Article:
When the original spectrum overlaps with another spectra generated by the removal of a part of the original signal as shown in FIG. 11(b), S/N (signal to noise ratio) will deteriorate, and undesirable cross talk will occur as the original spectrum can not be separated.
Therefore, the length of the segment must be designed so that the original spectrum does not overlap with the side spectra as shown in FIG. 11(a).
The condition that the original spectrum does not overlap with the side spectra is that the length T of the segment satisfies the formula below. ##EQU2## where n is an integer equal to or greater than 2,
fmin is the minimum frequency (Hz) of the spectrum in a single side band modulation signal,
fmax is the maximum frequency (Hz) of the spectrum in a single band modulation signal,
T is the length of the segment (second).
Other undesired noise is caused by the frequency corresponding to the repetition period of the segment and the higher harmonics of the same. When said frequency and harmonics reside in the frequency band of the original spectrum, the speech quality will deteriorate. One of the solutions for getting rid of said noise in the frequency division multiplex telephone channel is that the repetition frequency of the segment is designed to be the integer multiple of the frequency allocation of the voice channels. For instance, when a voice channel is allocated in every 4 KHz, which is the most common in the current frequency division multiplex voice channel, the repetition frequency of the segment should be the integer multiple of 4 KHz. When the repetition frequency of the segment is designed as mentioned above, said repetition frequency and the higher harmonics of the same stand at the boundary (39a, 39b, 39c, . . . 39m) between the adjacent voice channels (37a, 37b, 37c . . . 37n), and thus neither voice channel is interferred.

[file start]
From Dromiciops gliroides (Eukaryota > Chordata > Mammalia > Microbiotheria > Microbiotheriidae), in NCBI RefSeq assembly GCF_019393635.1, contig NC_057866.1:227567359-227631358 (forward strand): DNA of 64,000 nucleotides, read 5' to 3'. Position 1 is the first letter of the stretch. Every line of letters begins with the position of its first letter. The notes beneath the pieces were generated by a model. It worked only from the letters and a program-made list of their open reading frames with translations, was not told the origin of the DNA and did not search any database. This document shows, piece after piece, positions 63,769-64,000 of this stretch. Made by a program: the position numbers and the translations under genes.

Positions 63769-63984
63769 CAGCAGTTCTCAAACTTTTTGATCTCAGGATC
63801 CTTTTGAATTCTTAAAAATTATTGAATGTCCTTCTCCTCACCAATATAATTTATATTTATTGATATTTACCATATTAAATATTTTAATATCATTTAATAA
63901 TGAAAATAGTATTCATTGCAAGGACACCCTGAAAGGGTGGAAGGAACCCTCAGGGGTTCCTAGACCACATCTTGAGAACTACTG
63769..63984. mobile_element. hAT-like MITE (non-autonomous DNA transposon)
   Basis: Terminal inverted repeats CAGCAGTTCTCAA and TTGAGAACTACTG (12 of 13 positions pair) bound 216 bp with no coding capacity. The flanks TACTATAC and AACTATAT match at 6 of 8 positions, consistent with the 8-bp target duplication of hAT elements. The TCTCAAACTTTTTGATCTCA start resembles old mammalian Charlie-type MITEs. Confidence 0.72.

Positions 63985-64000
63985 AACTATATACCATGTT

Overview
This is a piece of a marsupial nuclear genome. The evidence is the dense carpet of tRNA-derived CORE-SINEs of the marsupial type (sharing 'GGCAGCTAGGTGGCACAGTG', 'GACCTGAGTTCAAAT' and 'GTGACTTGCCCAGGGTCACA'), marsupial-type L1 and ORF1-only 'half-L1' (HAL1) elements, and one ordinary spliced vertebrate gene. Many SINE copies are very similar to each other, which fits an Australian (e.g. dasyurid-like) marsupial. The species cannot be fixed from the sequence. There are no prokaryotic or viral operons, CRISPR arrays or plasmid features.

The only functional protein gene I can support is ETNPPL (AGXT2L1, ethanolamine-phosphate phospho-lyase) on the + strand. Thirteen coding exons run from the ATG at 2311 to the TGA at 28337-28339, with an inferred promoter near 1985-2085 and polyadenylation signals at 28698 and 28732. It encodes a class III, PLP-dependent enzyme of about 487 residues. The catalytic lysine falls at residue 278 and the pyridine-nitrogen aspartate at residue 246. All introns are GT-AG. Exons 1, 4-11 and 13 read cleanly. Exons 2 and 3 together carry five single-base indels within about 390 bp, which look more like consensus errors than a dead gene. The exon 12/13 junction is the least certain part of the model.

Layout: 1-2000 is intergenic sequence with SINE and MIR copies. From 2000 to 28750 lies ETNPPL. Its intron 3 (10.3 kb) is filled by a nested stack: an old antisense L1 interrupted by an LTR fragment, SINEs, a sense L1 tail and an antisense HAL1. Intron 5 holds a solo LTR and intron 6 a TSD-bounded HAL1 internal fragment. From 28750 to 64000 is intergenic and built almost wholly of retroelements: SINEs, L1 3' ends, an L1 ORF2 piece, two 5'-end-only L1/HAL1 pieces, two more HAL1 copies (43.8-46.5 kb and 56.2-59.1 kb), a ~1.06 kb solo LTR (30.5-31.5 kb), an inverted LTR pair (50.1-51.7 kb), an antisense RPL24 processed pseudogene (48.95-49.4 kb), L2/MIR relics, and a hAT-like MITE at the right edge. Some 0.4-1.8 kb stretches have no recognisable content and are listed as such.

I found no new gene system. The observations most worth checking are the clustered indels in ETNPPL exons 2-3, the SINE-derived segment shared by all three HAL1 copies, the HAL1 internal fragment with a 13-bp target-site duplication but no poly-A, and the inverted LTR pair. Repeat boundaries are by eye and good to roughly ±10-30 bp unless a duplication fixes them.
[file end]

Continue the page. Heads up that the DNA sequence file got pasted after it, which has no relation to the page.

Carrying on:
It is apparent from the above explanation that the band compression for the modulated signal provides a large compression ratio, and as the multiplex voice channel is directly compressed, the apparatus can be simpler than that for the compression of the individual channels.
This invention has the following two advantages. First, in ordinary telephone circuits, a frequency band of 4 KHz is assigned to one circuit, but according to this invention transmission of voice signals of similar quality with 2-3 KHz frequency band per circuit is possible.
Secondly, band compression systems for voice signals invented in the past required one compression device on the transmitting terminal and one restoring device on the receiving terminal for each voice circuit. However, according to this invention, one compression device and one restoring device are used in common for multiple voice circuits. Therefore, this invention presents a less costly transmission line than the conventional line.
From the foregoing it will now be apparent that a new and improved frequency band compression system has been found. It should be understood of course that the embodiments disclosed are merely illustrative and are not intended to limit the scope of the invention. Reference should be made to the appended claims, therefore, rather than the specification as indicating the scope of the invention.